All eyes have been on Boris Johnson as the PM reshaped his top team after winning an 80-seat Tory majority.
But amid all the furore about chancellor Sajid Javid’s dramatic exit, much else has been happening outside of the Westminster bubble.
Here are five important stories you may have missed.
A&E trolley waits are the worst on record
More than 100,000 A&E patients waited for hours to be treated in hospitals during January – the highest number since records began.
There were 100,578 patients delayed more than four hours, of whom 2,846 waited more than 12 hours from decision to admit to admission, according to performance statistics released by NHS England.
For both delays, this is the highest number of so-called trolley waits since records began.
The British Medical Association (BMA) said the figures show the strain on the NHS is “relentless, deepening and showing no sign of recovery”.
Murder of women at highest level in a decade
The number of women and girls killed in England and Wales soared by nearly 10% in a year to the highest in more than a decade.
Some 241 females were victims of murder, manslaughter or infanticide in the 12 months to March 2019, according to the Office for National Statistics (ONS).
The rise from 220 the previous year is the second annual increase and the highest number since the year ending March 2006, when there were also 241.
Almost half (48%) of the adult women were killed in a domestic homicide – an increase of 12 to 99 (14%) from the year to March 2018.
Jess Phillips, the Labour MP for Birmingham Yardley, described the figures as “horrendous”, but said they were “no surprise whatsoever” and an “inevitability” in light of cuts to public services over the years.
A minister refused to commit to a human rights accord
Solicitor general Michael Ellis refused to confirm that the UK would be remaining in the European Convention on Human Rights.
The 1998 Human Rights Act enshrines the Convention, which was initially spearheaded by Winston Churchill and came into force in Britain in 1953.
Labour’s Geraint Davies asked Ellis about the move in the Commons.
“Can he give a solemn undertaking today that we will not be withdrawing from the European Convention on Human Rights?,” he asked, adding: “Nor will we withdraw from the Council of Europe?”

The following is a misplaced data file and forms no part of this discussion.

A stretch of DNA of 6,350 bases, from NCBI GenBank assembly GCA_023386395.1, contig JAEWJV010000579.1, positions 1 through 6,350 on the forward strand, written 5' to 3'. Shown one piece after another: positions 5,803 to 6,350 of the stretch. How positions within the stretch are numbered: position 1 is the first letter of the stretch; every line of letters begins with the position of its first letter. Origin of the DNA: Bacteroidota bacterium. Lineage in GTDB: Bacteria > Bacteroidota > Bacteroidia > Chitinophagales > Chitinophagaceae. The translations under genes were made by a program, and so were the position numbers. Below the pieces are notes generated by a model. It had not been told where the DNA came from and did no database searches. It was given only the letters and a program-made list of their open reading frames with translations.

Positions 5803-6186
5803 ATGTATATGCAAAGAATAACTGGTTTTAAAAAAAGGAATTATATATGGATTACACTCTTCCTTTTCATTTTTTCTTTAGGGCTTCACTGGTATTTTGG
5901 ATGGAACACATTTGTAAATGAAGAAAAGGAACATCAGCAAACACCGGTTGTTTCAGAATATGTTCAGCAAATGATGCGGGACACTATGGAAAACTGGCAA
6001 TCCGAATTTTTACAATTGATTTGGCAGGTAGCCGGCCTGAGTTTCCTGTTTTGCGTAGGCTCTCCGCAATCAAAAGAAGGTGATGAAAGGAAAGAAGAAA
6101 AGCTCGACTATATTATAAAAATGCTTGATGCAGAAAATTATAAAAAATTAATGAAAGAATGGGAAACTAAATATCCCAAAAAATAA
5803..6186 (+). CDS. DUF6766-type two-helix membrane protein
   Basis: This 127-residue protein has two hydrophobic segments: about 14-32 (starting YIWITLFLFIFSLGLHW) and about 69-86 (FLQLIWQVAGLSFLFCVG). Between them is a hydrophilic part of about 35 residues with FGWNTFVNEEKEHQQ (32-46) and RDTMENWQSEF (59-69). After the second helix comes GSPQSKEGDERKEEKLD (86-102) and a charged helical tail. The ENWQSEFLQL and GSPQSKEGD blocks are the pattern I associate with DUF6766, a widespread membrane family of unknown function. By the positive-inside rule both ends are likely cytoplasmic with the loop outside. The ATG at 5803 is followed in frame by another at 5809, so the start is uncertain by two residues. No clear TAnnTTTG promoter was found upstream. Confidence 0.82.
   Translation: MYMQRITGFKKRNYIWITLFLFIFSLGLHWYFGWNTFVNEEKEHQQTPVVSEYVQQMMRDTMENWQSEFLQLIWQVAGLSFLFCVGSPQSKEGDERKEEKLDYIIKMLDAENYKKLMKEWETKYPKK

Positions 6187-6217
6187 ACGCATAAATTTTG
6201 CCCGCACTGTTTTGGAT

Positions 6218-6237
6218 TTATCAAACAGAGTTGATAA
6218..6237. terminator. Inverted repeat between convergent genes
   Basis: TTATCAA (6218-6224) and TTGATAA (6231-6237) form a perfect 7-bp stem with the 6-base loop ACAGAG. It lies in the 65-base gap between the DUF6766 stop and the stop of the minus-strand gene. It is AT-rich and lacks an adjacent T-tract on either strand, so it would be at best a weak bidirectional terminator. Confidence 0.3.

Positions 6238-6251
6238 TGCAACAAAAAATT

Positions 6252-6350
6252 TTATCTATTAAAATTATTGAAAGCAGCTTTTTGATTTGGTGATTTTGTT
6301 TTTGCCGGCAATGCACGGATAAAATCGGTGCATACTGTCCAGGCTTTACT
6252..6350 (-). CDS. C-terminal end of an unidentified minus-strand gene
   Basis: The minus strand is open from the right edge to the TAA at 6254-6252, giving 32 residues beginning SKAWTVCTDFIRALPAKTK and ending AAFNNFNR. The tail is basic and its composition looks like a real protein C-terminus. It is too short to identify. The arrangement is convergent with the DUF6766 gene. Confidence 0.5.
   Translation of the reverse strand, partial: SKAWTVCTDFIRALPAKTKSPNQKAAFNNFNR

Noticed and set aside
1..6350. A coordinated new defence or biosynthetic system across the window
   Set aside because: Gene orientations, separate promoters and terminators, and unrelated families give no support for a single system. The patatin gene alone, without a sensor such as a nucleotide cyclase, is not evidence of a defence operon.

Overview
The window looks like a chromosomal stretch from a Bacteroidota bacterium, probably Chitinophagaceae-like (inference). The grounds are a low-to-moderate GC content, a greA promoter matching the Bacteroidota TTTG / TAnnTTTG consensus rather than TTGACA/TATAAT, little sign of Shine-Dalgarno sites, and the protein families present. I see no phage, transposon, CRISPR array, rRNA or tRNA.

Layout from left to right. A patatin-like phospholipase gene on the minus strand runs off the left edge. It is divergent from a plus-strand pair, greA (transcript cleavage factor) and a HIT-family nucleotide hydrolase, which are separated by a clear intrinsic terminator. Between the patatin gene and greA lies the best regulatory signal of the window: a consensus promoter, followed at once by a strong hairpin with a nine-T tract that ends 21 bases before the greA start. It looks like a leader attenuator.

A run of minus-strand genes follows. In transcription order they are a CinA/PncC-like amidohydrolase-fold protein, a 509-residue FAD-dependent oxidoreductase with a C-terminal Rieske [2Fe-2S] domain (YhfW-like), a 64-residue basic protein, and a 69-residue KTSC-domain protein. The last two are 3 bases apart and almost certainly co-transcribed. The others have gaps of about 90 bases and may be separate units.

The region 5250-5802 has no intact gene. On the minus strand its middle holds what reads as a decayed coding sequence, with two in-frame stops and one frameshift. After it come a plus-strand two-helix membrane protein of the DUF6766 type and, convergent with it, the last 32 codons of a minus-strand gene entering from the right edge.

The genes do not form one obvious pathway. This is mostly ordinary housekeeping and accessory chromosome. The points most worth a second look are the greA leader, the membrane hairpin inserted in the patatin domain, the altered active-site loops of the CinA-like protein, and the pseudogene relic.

In his response, Ellis said the UK will remain committed to human rights despite Brexit, but refused to be drawn on the specifics of the European Convention.
Davies could then be heard saying: “Churchill will be turning in his grave.”
Social mobility is stalling
The proportion of disadvantaged young people going to university has failed to increase.
New figures show that, of young people starting university in 2018/19, just over one in 10 were from areas of the UK where few youngsters go into higher education – the same proportion as the year before.
The latest statistics show that, in 2018/19, of all UK university entrants, aged under 21, starting their first, full-time undergraduate degree, 11.4% were from “low participation neighbourhoods” – the places with the fewest youngsters going into higher education.
This is the same proportion as in 2017/18, and up 0.2 percentage points from 11.2% in 2016/17.
Coronavirus has closed a GP surgery in London
A GP surgery in Islington, north London, has temporarily closed due to the coronavirus – the third to do so today.
A warning on the Ritchie Street Health Centre said the premises would be closed until Friday and asked patients with symptoms to call 111 and not come to the practice.
It follows two similar closures in Brighton and one in Taunton, Somerset.
Meanwhile, the quarantine of 83 people being held in Arrowe Park Hospital in Wirral, Merseyside, has been lifted following 14 days in isolation after they all tested negative for the covid-19 strain of the coronavirus.
All of those in quarantine were flown back from China and taken directly to the hospital after arriving in the UK on January 31.
On Wednesday evening, the UK’s ninth case of coronavirus was confirmed in London.